Andrew Neil has laid down the gauntlet to Boris Johnson by challenging him to the BBC interview he has so far refused to commit to, saying it was “a question of trust” for the prime minister.
Gazing directly down the camera to an audience of millions, Neil said Johnson was the only leader of a main party not to have faced a prime-time grilling by him.
“We have been asking him for weeks now to give us a date, a time, a venue. As of now, none has been forthcoming,” he said. “It is not too late. We have an interview prepared, oven-ready as Mr Johnson likes to say.
“The theme running through our questions is trust, and why at so many times in his career in politics and journalism, critics and sometimes even those close to him have deemed him to be untrustworthy.”
Neil ran through a string of Johnson’s policy proposals, including the disputed figures of 50,000 new nurses, 40 new hospitals, and an extra £34bn of funding for the NHS, questioning whether the prime minister could be trusted to deliver on his promises.
“He vows that the NHS will not be on the table in any trade talks with America. But he vowed to the DUP, his unionist allies in Northern Ireland, that there would never be a border down the Irish Sea. That is as important to the DUP as the NHS is to the rest of us. It is a vow his Brexit deal would seem to break.”
Neil ended the monologue, which came following his interview with Nigel Farage, by saying: “The prime minister of our nation will, at times, have to stand up to President Trump, President Putin, President Xi of China.
“It was surely not expecting too much that he spend half an hour standing up to me.”
“It is not too late. We have an interview prepared. Oven-ready, as Mr Johnson likes to say”— BBC Politics (@BBCPolitics) December 5, 2019
Andrew Neil issues a challenge for Boris Johnson to commit to an interview with him, to face questions on why people have “deemed him to be untrustworthy”https://t.co/daHLxEYn4r pic.twitter.com/oQ21uDdtJe
Neil has already interviewed Labour leader Jeremy Corbyn, the SNP’s Nicola Sturgeon, Lib Dem leader Jo Swinson and Brexit party leader Farage, in a week in which the BBC came under scrutiny for failing to secure an interview with Johnson.
The prime minister on Thursday also declined to take part in an interview with ITV’s Julie Etchingham, despite every other leader of the main political parties participating in an interview on the programme.
Johnson has faced mounting criticism for vetoing other programmes during the election campaign, including a climate leaders debate on Channel 4, where he was replaced with an ice sculpture, and a head-to-head debate with Jeremy Corbyn on 24 November.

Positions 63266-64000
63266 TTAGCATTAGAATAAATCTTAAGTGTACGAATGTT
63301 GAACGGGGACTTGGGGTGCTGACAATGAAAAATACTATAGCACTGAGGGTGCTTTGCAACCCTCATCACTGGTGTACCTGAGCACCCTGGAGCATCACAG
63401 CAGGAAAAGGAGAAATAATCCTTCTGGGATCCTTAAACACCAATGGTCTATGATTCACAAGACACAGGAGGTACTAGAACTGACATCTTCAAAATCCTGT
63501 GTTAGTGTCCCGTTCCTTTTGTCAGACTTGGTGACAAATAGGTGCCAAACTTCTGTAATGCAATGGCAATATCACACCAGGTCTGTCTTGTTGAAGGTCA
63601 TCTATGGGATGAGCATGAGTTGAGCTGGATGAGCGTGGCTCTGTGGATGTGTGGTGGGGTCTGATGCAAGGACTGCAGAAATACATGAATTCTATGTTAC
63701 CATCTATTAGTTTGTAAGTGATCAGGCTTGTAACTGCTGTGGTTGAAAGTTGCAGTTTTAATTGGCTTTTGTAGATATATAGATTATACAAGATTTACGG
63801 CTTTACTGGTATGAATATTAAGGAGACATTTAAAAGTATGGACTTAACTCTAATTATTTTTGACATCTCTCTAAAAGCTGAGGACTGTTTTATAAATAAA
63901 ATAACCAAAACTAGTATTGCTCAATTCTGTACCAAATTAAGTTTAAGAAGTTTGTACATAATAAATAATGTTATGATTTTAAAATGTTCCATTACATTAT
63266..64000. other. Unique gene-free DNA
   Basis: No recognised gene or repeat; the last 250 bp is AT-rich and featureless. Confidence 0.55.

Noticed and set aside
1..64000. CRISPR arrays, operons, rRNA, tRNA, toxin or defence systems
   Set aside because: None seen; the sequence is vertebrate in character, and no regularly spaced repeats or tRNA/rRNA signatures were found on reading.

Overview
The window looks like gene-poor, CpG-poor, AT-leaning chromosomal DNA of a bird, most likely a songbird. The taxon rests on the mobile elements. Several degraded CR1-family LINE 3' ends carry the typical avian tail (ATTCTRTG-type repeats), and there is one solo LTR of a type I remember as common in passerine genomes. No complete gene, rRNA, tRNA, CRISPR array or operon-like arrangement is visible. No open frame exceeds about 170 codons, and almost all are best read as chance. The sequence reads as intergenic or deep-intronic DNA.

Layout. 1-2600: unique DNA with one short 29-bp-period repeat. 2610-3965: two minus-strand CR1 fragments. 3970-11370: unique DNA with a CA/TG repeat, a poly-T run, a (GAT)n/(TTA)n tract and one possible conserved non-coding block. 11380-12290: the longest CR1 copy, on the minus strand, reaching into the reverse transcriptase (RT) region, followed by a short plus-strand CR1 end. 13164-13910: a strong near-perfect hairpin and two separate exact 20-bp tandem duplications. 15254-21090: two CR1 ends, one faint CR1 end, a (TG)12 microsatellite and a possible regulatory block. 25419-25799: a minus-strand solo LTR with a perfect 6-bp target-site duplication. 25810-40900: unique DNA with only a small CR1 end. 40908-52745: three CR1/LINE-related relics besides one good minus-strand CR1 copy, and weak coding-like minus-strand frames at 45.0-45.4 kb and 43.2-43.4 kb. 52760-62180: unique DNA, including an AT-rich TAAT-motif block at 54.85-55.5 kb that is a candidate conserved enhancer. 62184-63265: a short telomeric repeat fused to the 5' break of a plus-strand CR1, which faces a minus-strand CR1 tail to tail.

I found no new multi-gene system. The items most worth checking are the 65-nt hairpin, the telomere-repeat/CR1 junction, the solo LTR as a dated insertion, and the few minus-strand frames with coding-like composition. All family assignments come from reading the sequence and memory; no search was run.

A spokesman for ITV said: “The ITV News team making the Boris Johnson Tonight film made the original bid for the prime minister when the election was called.
“They have contacted his press team on repeated occasions with times and dates offered to film an interview.
“Boris Johnson’s team have today confirmed he will not be taking part.
“The programme will instead feature a profile of the prime minister using fresh interviews with other contributors and archive footage.”
Labour has accused the Conservative party leader of “running scared” following his decision to forgo prime-time interviews with two of the nation’s biggest political interviewers. Ian Lavery, the Labour party chair, said: “Boris Johnson thinks he’s born to rule and doesn’t have to face scrutiny.
“He’s running scared because every time he is confronted with the impact of nine years of austerity, the cost of living crisis and his plans to sell out our NHS, the more he is exposed.”
Labour escalated its ongoing complaint about BBC bias and allowing Johnson to “pick and choose” his BBC platform, in an open letter to the BBC director general, Tony Hall, on Thursday.
Labour’s co-campaign coordinator Andrew Gwynne said the BBC had given Labour a “clear understanding that Boris Johnson had agreed” to the Neil interview.
“Instead, the BBC allowed the Conservative leader to pick and choose a platform through which he believed he could present himself more favourably and without the same degree of accountability.
“This clearly broke the agreement the Labour party made with the BBC in good faith.”
Labour’s letter claimed that the BBC “does not have a role as a protagonist in the general election” and suggested the BBC was effectively “complicit in giving the Conservative party an unfair electoral advantage”.
On Friday the BBC insisted it would not allow Johnson to appear on its flagship politics programmes until he had agreed a time to sit down with Neil, but on Sunday he appeared on the Andrew Marr Show following the London Bridge terror attack.